In addition to her executive role, Sherry holds a number of non-executive roles, including with Sydney Airport, ING Direct (Australia), The Palladium Group, Australian Rugby Union and Cape York Partnerships.

Did you have any early career ambitions?

When I was growing up there were virtually no female role models, but my mother always worked. She was a pharmacist. The idea that I would work probably came from a maternal role model and the belief that I could have a profession and a family.

Why did you choose to study a Bachelor of Arts at UQ and what influence did the University have on your future career?

UQ was where you went if you wanted to go to university in Queensland. I actually started my working life as a radiographer at Royal Brisbane Hospital but realised it wasn’t what I really wanted to do, so I came to UQ. I started my BA studying maths and computer science. As a sidebar, I also studied government and psychology and it was those subjects that I found incredibly engaging. They were much more about the argument and the discussion, as well as the thought process. My time at university was an incredible time for reflection and flexibility. I started in one area and ended up in a completely different one, and there are very few opportunities in your life to do that. That flexibility is one of the things that has stayed with me because I’ve changed countries, companies and careers a number of times since and you learn not to be afraid of that. I was a student at a time of very conservative politics in Queensland. Joh Bjelke-Petersen was the Premier and there was a lot of activism on campus. I believe that activism gave students the opportunity to be part of public discourse, part of public debate, and have a view on public policy. The opportunity to engage in those big issues made you feel as though you were part of the world you worked in and lived in. There was so much happening on campus and the richness of those experiences became an incredible foundation for life.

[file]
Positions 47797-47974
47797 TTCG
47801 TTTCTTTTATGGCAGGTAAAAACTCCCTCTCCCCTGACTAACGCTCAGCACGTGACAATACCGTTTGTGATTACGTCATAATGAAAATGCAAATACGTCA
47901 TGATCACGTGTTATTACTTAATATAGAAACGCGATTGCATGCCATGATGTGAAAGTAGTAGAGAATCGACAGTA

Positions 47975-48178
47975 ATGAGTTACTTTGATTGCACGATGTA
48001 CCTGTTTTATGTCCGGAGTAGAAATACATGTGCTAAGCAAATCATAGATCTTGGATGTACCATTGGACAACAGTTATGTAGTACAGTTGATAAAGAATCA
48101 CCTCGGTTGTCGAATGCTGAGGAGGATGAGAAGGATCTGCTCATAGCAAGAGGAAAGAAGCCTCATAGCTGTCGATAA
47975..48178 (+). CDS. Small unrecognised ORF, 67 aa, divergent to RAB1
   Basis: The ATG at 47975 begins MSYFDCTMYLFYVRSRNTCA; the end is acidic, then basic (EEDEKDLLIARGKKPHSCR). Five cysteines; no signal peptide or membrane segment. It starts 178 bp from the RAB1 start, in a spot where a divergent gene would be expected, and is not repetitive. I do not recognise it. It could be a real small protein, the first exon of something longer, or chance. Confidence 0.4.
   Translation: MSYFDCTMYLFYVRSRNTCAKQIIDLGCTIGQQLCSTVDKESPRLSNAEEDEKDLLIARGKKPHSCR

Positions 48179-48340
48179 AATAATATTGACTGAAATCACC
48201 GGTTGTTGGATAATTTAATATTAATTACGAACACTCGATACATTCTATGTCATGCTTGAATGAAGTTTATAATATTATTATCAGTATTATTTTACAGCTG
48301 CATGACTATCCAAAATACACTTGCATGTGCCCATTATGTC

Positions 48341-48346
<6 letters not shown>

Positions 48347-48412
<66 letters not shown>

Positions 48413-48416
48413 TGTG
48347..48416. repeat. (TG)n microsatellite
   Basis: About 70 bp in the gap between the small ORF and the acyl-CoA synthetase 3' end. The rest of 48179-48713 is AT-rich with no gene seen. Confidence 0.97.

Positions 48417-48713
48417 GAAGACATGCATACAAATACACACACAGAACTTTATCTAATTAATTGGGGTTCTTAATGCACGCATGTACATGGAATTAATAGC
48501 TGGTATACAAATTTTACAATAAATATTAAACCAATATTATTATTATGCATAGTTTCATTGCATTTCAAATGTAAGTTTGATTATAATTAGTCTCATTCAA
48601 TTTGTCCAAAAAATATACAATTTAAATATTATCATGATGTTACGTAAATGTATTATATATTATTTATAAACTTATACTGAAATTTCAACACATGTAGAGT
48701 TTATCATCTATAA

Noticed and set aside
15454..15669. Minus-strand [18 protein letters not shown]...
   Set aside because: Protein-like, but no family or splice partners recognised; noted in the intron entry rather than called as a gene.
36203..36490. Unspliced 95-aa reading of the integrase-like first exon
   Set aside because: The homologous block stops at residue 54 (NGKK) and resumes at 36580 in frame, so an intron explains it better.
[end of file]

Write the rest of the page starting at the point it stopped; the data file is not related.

Was there a professor or teacher who inspired or influenced you?